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14 of 14 people found the following review helpful
5.0 out of 5 stars Best Rush Remaster in the Series July 23, 2009
Format:Audio CD
I bought the re-mastered Presto to replace my old CD and I can't believe the difference in sound quality between the two. This album has by far benefitted the most in the Rush re-master series. Adam Ayan has done magic to this magical album. Alex's guitar has been separated from the synthesizers, which now seem to play a much more minor role in the album's sound. Getty's bass is now audible on all tracks and the professor's drum kit has been brought front and center, giving the entire album a more spatial, stereophonic sound.

I heard music on this album that I didn't know was there. You can hear Getty play a nice little bass riff at 2:40 in Chain Lightning, and his string picking behind the piano chords at the intro to Available Light is beautiful. In War Paint, you can now hear Neil hit probably every drum head in his kit. The bass kick drum can now be felt in every song, a fundamental requirement in rock music as Neil himself has said. I've always listened to Rush because I enjoyed their virtuoso musicianship. Singing and lyrics were always second to me. However, while listening to The Pass on this album, I heard two phrases in a way I never had before. You can hear vibrato in Getty's voice during the phrase, "Nothing's what you thought it would be..." that makes the vocal soar across the music. And his unaccompanied, "Christ, what have you done?" literally jumps out of the song and smacks you between the eyes.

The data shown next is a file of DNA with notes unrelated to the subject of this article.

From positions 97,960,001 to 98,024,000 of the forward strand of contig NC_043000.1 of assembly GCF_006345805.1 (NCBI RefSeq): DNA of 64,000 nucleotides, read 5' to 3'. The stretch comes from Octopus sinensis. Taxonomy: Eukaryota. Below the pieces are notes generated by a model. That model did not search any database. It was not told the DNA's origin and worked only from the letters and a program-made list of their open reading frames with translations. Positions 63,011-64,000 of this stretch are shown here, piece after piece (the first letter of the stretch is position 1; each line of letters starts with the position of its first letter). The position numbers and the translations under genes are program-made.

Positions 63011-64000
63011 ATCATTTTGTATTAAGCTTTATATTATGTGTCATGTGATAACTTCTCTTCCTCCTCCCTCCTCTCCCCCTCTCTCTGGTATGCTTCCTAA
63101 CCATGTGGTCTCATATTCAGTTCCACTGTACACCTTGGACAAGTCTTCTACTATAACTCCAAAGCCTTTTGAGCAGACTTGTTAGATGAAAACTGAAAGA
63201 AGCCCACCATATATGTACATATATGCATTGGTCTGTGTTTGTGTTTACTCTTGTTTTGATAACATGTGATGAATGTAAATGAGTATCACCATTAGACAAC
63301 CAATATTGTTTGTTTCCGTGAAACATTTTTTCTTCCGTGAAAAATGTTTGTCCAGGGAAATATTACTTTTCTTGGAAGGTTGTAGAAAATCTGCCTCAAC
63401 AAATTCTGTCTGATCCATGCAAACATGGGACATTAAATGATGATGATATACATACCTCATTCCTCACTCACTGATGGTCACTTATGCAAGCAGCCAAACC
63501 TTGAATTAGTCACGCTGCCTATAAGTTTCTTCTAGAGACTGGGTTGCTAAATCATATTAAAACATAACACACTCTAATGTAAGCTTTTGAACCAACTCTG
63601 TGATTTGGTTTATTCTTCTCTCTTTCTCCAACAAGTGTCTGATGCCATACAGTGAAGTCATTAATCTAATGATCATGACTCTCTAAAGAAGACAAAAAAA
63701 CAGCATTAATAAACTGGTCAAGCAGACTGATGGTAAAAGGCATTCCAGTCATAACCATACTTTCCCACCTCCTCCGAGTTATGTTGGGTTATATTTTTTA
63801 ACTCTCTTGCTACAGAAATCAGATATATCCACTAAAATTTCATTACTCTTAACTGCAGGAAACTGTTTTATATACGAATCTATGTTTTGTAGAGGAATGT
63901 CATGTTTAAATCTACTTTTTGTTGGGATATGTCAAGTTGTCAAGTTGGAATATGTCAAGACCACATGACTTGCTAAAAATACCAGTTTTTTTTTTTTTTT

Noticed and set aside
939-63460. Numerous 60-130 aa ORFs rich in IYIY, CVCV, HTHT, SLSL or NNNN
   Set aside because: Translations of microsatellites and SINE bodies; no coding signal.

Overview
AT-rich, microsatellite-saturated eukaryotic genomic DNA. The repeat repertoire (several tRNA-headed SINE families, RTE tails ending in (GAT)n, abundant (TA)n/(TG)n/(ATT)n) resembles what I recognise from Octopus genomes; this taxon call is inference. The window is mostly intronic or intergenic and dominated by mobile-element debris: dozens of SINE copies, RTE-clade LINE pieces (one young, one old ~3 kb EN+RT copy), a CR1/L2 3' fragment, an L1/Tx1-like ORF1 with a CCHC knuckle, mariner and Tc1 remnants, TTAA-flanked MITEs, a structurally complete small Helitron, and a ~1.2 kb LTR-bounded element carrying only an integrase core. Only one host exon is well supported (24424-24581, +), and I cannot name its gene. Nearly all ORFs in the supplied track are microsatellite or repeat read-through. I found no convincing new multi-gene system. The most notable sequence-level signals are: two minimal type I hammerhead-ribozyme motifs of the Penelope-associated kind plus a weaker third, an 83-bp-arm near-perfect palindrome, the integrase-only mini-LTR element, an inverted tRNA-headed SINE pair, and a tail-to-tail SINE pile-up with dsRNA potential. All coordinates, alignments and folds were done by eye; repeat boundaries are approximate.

The re-mastered Presto is like a whole new album for me and I would recommend it to any Rush fan who classifies themselves as not a fan of Rush's middle period. Now, if only we could get Ayan to re-master Vapor Trails, a great album that sounds like it was mastered inside a garbage can. Are you listening Atlantic?
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10 of 10 people found the following review helpful
Format:Audio CD